Healthcare Business News

Healthcare REITs ramping up activity

By Bob Herman
Posted: June 3, 2014 - 2:45 pm ET

Healthcare real estate investment trusts have been actively building their portfolios this year, signaling that providers are open to monetizing certain assets for quick cash.

On Monday, two REITs made separate transactions. Health Care REIT, based in Toledo, Ohio, and owner of 1,212 properties, completed a $1 billion public offering. The company plans to use those proceeds to repay advances and ramp up investing in healthcare and senior housing properties. National Health Investors, a Murfreesboro, Tenn.-based REIT with 171 properties in 30 states, acquired a 56-unit assisted-living community within Chancellor Health Care in Sacramento, Calif., for $11.5 million.

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Earlier this month, Medical Properties Trust disclosed a slew of deals, including several freestanding emergency room agreements with First Choice ER and a $115 million sale-leaseback of HackensackUMC Mountainside in Montclair, N.J. The hospital is a joint venture between Hackensack (N.J.) University Medical Center and Plano, Texas-based LHP Hospital Group.

The biggest news in the healthcare REIT space, though, came from Ventas. The Chicago-based healthcare REIT, with market capitalization of $19.1 billion, announced Monday it plans to acquire its competitor, American Realty Capital Healthcare, for $2.6 billion.

Jack Meehan, an equity researcher with Barclays who follows healthcare REITs, said several forces have prodded the increased activity. He said the healthcare real estate market, a $2 trillion marketplace that “is very fragmented,” has become appetizing for providers that want to cash in on their investments.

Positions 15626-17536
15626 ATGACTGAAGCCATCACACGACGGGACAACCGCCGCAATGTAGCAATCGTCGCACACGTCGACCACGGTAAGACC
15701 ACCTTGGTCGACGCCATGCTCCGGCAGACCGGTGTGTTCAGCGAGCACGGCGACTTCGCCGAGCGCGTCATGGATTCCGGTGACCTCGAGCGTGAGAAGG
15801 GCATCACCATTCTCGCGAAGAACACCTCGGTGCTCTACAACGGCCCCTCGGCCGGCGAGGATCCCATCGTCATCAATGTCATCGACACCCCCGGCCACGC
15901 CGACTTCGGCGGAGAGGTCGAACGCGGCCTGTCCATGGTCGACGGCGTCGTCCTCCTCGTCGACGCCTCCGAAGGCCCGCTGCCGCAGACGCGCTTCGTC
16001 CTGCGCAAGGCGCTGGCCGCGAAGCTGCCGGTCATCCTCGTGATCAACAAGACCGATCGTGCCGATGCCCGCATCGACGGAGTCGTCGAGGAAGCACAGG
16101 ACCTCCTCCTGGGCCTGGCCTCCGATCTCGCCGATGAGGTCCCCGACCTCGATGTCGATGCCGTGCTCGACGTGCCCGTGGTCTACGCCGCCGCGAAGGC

“Additionally, M&A transactions have opened opportunities for REITs to get involved and source new transactions,” Meehan said.

Meehan also attributed REIT activity to “competitive” capital costs and a somewhat-predictable reimbursement schedule for Medicare. Skilled nursing facilities and hospitals, two large investment areas for REITs, have been hit with various Medicare cuts the past few years, such as sequestration and coding adjustments. So far, fiscal 2015 base payment rates look straightforward by comparison, which give REITs more confidence of how operations at their facilities will be funded.

“Simply put, FY 2015 appears to be the first year that investors have good visibility into Medicare rates without concerns over additional funding cuts,” Meehan said.

Many of the largest healthcare REITs are meeting this week at the National Association of Real Estate Investment Trusts' annual investor forum in New York City.

Follow Bob Herman on Twitter: @MHbherman

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